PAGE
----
Sigh “Hail Horror Hail” (1997)

This was my first encounter with SIGH. And a formative one. An album wich starts deceivingly “normal”, but ends as a soundtrack to some drugged horror film. The title Track, at the same time the opener, starts as some kind of a Heavy-Metal song with scolding vocals; nothing out of the ordinary. So, around 2:30 of that track you are completey unprepared when being dragged out of this song to a soundtrack to what could be a homecoming-scene in some kind of movie, just to be shoved back into the same song again. At that point your reaction would probably be a “huh?”, but save your puzzlement for later… This happens many times during “Hail Horror Hail”.

“This album is way beyond the conceived notion of how metal, or music, should be. In Essence it is a movie without pictures; a celluloid phantasmagoria. Accordingly, the film jumps, and another scene, seemingly unconnected with the previous context, is suddenly inserted in between frames. Every sound on this album is deliberate, and if you find that some parts of this album are strange, it isn’t because the music is in itself strange, but because your conscious self is ill-equipped to comprehend the sounds produced on this recording.”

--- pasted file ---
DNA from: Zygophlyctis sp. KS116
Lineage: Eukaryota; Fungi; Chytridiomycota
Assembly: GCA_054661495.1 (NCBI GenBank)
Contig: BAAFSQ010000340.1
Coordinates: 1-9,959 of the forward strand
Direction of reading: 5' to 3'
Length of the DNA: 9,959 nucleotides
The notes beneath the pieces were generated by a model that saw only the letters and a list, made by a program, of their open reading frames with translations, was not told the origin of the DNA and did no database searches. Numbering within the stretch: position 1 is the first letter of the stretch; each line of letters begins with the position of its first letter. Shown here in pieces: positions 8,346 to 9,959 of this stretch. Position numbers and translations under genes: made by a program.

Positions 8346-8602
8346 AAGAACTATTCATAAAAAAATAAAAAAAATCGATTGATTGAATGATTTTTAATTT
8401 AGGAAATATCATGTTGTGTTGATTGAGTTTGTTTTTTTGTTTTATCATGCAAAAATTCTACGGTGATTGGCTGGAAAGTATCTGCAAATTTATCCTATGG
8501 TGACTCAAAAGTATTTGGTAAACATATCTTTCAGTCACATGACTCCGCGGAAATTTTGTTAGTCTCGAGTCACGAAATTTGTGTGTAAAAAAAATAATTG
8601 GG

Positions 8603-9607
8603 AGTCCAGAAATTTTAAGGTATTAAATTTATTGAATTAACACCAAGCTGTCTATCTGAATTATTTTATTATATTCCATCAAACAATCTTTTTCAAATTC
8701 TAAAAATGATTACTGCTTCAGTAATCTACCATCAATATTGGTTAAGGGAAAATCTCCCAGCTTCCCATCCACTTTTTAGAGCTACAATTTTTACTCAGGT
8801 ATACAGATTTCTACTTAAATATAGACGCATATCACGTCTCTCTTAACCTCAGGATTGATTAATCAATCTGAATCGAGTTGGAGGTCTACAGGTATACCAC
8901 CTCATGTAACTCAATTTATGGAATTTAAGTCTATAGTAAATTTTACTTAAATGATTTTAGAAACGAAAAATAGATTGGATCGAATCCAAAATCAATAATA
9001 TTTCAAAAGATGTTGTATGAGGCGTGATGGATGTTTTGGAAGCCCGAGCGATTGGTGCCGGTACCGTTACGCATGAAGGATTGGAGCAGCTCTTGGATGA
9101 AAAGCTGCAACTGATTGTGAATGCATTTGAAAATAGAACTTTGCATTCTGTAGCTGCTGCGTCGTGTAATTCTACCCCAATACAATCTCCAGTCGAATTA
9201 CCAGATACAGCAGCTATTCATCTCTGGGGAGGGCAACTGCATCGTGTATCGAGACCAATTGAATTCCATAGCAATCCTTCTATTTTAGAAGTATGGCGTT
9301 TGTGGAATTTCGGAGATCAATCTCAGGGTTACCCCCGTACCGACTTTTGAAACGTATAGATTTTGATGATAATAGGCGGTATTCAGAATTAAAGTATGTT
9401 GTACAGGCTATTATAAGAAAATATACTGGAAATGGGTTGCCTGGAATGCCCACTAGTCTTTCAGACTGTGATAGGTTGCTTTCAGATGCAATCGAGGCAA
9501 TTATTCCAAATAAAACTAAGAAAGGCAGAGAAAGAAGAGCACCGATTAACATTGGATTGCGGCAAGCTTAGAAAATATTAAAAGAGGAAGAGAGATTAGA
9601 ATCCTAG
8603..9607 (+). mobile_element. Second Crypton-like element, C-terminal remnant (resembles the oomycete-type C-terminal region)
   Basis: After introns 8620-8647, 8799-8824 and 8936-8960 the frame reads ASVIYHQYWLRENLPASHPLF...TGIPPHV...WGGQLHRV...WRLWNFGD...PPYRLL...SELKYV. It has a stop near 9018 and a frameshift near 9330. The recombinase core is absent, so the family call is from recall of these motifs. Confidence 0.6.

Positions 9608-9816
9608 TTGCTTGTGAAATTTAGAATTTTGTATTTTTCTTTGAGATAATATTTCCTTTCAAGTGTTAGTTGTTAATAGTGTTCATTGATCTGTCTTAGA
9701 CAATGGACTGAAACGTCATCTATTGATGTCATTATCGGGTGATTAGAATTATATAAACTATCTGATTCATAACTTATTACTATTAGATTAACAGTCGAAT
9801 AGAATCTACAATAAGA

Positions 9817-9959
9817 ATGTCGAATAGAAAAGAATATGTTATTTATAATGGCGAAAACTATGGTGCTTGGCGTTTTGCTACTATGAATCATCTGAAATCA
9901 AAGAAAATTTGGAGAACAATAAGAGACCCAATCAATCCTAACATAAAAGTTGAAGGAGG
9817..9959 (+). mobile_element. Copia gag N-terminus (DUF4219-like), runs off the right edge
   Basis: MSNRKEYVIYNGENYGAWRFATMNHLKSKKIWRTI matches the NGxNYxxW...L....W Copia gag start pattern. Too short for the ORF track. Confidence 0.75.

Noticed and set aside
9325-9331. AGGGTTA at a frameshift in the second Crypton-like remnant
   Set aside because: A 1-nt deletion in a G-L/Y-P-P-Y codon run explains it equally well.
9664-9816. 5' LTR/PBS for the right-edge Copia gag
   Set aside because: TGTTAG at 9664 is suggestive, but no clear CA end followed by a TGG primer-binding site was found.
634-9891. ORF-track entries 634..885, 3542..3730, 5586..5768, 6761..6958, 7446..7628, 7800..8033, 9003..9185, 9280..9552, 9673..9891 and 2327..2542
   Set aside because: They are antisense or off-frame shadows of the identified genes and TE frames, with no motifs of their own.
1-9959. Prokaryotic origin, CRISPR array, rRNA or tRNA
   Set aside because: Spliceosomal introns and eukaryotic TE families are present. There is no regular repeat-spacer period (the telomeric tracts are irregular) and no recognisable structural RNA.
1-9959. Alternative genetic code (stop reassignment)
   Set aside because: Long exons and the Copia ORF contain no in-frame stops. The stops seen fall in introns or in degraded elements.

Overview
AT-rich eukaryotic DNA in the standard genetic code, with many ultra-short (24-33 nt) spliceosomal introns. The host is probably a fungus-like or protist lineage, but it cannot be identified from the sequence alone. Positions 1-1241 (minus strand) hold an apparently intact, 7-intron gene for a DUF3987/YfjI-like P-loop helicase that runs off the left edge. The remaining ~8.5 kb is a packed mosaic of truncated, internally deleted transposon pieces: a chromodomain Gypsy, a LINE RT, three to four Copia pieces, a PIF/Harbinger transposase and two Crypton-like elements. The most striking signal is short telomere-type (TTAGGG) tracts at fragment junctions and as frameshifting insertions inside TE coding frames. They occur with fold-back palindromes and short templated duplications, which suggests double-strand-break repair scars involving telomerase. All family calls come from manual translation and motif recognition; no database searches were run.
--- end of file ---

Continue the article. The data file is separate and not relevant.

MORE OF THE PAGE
This statement is written on the back the CD, and truer words have never been spoken by a band about their own work. “12 souls”, for example, starts with happy scene involving a dog (associations to ULVER’s “Capitel III : Graablick Blev Hun Vaer” might be intended), goes forth with a pure horror-metal piece so dark and menacing it gives you goose-bumps, which resumes after a short jazz-club scene, then converting to a chase wich ends in the jazz-club again. Wich is, in the meantime, filled with demons. If that’s hard to follow for you, dear reader, I have succeeded in describing the album to you. This album jumps so fast through moods and styles it sometimes aches; it leaps clawed in your face while a second later it rubs your back caringly. And it invokes pictures of a film wich is not there, not unlike DIABOLICAL MASQUERADE’s “Death’s Design”. An average of six or seven different moods in a “song” is not out of the ordinary here. But there are straighter songs as well; among them my favourite song “42 49” and the calm “Invitation to Die” (wich features flamenco-guitars and baby-cries), both with an undescribable dark and at the same time light atmosphere. And then there is “Pathetic” – you know what, why discuss Amy Winehouse for the next 007-titletrack? Let SIGH do it! They have already done it with this song. “Curse of Izanagi”’s beginning sounds a bit like the (very) old SKYCLAD… Damn, I just recognized that Mirai DOES sound a bit like Martin Walkyier. Without the lisp, that is.

Now, this is not easy listening. The mood-changes are not smooth, mostly they surprise you right in the middle of a part; they are hard, edgy, and indigestible. You have to be ready for this one. Well, maybe not ready, but receptible.

-Tentakel P.


Release:  1997
Label:  Cacophonous Records
Avantgenre:  Lucid Shadow Dream
Duration:  51:33
Origin:  Japan
Official site:
Review online since:  21.02.2008 / 22:04:11


01 – Hail Horror Hail
02 – 42 49
03 – 12 Souls
04 – Burial
05 – The Dead Sing
06 – Invitation To Die
07 – Pathetic
08 – Curse Of Izanagi
09 – Seed Of Eternity

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